Norwich City Council changes mind on soup kitchen stall removal following public backlash

People queuing for food at the larger stall on Hay Hill, which needs repairs according to Norwich Ci

People queuing for food at the larger stall on Hay Hill, which needs repairs according to Norwich City Council. Photo: People's Picnic - Credit: Archant

Norwich City Council has made a U-turn on proposals to remove a market stall used to provide free food to vulnerable people.

The council was met with a fierce backlash after announcing the stall on Hay Hill, off Haymarket, had to be 'permanently removed' due to its age and condition.

The unit is currently used by four different organisations every night of the week in Norwich to serve vulnerable people with food.

More than 37,000 people signed a petition demanding for it to be kept in place.

The city council said it has since 'resurveyed' the stall and has agreed to carry out - and pay for - the necessary repair work.

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In a statement, it said the decision followed a meeting with the groups which use the stall in the evenings.

A council spokesman said: 'The survey showed that it is repairable, but will need extensive work to bring it back into use in the immediate future which will include replacing the existing roof.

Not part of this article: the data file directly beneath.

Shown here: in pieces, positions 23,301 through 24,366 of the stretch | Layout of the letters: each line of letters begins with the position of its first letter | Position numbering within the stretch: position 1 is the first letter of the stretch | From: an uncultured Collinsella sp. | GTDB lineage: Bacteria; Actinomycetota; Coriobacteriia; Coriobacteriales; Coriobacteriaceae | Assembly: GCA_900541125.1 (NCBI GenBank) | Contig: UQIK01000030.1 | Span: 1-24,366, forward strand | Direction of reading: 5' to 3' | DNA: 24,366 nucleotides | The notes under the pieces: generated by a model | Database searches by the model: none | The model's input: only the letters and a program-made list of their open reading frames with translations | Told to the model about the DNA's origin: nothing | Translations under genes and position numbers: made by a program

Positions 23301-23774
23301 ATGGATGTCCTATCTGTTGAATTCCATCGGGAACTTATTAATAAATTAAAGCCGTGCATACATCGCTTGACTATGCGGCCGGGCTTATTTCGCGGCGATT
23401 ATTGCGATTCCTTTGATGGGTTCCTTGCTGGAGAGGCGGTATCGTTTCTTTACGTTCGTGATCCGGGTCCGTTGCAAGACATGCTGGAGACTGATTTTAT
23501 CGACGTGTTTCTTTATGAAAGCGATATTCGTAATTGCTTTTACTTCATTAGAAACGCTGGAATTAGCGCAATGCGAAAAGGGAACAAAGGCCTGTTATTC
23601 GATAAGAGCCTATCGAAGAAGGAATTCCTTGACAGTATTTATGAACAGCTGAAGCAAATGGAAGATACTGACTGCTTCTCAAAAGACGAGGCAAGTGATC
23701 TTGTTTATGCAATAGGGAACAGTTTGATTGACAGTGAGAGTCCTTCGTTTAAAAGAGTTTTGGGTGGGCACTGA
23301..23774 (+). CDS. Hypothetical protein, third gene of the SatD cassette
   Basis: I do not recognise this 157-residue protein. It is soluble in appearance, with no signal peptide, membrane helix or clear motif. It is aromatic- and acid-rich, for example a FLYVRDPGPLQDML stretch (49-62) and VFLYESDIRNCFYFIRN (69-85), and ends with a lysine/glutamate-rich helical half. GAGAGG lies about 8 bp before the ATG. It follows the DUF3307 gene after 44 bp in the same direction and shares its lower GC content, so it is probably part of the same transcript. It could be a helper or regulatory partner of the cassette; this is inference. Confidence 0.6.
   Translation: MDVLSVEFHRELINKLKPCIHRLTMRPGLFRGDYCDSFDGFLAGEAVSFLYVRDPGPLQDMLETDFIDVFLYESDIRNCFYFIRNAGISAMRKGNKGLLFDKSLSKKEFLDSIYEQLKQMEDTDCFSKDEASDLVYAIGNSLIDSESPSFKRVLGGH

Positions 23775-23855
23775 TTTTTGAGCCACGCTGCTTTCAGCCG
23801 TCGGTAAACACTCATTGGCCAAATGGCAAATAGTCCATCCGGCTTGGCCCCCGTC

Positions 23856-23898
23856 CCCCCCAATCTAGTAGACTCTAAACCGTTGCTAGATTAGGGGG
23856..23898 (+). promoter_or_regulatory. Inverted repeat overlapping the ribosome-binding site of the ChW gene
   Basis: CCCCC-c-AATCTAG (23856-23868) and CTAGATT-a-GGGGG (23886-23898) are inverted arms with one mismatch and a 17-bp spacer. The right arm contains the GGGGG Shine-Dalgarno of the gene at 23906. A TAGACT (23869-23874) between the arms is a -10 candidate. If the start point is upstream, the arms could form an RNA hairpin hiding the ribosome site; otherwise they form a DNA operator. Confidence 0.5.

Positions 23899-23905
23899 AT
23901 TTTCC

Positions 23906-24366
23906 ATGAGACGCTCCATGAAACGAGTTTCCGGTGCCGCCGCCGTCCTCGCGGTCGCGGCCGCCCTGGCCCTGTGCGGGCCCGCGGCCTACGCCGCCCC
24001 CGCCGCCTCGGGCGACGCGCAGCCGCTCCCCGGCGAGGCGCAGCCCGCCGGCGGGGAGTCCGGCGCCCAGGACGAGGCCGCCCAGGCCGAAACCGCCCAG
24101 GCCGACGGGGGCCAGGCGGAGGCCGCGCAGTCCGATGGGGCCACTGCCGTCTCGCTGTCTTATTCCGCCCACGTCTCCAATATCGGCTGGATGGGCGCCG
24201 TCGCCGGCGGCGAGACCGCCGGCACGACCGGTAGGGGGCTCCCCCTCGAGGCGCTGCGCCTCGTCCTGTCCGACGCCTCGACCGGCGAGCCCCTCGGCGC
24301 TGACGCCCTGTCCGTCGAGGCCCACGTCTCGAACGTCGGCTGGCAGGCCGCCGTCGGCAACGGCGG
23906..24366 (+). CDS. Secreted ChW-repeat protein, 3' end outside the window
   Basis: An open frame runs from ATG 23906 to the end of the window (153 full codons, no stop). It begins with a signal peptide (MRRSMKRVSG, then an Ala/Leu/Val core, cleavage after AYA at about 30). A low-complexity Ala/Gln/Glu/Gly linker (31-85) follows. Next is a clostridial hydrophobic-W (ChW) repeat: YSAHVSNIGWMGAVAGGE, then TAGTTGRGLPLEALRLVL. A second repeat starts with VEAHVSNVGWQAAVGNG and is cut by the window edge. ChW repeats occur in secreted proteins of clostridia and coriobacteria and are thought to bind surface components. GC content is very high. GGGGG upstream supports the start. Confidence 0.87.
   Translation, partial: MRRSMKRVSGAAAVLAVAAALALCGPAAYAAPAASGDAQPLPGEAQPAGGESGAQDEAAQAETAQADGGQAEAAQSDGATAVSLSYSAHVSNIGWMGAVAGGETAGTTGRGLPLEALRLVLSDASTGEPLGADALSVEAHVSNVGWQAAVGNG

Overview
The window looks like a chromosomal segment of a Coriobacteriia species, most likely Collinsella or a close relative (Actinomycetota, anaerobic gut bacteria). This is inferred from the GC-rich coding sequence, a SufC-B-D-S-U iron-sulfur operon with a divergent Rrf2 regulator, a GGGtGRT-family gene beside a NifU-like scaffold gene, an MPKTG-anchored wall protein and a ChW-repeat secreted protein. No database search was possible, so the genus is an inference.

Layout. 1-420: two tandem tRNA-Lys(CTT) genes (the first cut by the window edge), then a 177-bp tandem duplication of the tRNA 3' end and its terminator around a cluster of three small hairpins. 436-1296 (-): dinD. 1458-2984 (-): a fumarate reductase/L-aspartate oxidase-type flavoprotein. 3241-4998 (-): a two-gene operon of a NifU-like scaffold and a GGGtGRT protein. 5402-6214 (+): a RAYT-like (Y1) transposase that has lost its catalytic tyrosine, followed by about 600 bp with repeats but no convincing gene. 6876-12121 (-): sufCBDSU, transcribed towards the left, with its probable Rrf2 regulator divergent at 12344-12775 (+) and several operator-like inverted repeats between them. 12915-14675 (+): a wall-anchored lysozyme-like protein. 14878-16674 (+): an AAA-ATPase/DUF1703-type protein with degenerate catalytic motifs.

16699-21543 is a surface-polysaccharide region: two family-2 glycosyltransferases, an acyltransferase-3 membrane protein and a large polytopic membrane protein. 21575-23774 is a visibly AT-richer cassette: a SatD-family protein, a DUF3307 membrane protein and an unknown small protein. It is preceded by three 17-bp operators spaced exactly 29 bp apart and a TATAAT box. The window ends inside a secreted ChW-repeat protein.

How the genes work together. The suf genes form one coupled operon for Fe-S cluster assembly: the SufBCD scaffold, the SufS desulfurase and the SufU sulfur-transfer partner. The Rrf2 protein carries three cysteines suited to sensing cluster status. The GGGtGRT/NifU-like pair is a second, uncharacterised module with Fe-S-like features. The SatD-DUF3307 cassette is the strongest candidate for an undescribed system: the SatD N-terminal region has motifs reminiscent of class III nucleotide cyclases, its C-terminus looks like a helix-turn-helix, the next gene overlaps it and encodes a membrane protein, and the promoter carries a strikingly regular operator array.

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'We don't yet know how much the repairs will cost, but the council will be meeting the full cost of repairs. The repairs will start as soon as we have agreed temporary arrangements for the food groups while the stall is being mended.'

The council said it will ensure the soup kitchen and other groups will have a 'temporary solution' for serving food from Hay Hill while the repairs are carried out.

'It is still in discussion exactly what this will be,' the spokesman added.

Karen Cully, founder of the People's Picnic, which provides a soup kitchen service from the stall, welcomed the announcement, adding: 'They knew exactly what would have happened if they didn't change their mind. The Haymarket would have been occupied.'

She said while she was pleased the stall would remain in place, she was disappointed the council had shown little interest in the group's proposal for its day-time use.

'We put proposals forward that the stall could be used by the community and charity organisations during the day, but they weren't very interested,' she said. 'We would have spent money fixing it to their specifications.'

The council previously said that the day-time trader was due to leave at the end of January.

A spokesman said: 'We are still in discussion about how the stall will be used during the day.'

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